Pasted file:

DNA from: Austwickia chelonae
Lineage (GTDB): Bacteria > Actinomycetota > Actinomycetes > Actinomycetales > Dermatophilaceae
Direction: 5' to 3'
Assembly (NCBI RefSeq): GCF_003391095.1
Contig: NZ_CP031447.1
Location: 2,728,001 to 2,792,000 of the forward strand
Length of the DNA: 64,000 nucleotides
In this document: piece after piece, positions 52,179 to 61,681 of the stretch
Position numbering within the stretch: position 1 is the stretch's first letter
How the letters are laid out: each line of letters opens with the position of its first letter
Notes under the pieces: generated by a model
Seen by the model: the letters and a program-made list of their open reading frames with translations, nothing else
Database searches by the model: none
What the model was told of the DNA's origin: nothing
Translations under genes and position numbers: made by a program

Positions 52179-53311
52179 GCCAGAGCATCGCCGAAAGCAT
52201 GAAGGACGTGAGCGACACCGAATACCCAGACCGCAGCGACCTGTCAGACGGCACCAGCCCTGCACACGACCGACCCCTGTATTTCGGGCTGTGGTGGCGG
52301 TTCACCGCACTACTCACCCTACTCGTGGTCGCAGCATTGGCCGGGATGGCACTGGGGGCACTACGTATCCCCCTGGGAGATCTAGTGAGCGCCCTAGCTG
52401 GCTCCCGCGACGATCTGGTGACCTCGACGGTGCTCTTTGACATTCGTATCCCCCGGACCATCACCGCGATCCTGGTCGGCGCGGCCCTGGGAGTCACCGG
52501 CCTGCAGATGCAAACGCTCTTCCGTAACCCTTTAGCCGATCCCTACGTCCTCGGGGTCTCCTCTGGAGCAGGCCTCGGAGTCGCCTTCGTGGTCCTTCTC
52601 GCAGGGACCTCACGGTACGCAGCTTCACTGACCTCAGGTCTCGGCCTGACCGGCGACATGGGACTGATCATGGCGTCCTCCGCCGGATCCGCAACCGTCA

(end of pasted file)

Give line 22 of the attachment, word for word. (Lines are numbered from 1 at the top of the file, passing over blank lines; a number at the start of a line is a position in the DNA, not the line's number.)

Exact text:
52601 GCAGGGACCTCACGGTACGCAGCTTCACTGACCTCAGGTCTCGGCCTGACCGGCGACATGGGACTGATCATGGCGTCCTCCGCCGGATCCGCAACCGTCA